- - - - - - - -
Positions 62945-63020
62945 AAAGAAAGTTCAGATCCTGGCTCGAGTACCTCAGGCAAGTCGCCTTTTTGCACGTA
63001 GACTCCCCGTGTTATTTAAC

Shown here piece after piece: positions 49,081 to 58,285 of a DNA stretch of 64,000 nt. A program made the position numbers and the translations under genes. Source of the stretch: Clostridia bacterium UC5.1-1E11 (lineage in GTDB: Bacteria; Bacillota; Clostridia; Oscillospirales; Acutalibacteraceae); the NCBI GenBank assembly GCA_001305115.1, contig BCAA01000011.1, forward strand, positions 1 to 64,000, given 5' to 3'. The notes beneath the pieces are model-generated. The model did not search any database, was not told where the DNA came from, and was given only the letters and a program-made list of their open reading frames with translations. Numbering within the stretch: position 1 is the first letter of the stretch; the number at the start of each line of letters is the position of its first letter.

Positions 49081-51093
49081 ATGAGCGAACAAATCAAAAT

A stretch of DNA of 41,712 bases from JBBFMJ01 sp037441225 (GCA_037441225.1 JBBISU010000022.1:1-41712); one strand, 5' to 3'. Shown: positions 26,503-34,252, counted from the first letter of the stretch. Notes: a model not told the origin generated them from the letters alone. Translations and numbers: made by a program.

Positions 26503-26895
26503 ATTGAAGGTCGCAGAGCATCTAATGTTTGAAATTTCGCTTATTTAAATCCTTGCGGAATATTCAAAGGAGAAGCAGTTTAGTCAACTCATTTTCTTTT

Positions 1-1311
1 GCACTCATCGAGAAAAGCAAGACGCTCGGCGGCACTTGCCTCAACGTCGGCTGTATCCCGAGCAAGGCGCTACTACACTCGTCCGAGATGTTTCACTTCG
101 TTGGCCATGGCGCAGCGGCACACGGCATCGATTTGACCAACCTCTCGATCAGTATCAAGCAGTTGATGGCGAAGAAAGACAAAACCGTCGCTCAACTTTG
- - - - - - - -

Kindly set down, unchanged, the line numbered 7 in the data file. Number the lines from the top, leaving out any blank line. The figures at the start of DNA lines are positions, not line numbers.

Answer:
A stretch of DNA of 41,712 bases from JBBFMJ01 sp037441225 (GCA_037441225.1 JBBISU010000022.1:1-41712); one strand, 5' to 3'. Shown: positions 26,503-34,252, counted from the first letter of the stretch. Notes: a model not told the origin generated them from the letters alone. Translations and numbers: made by a program.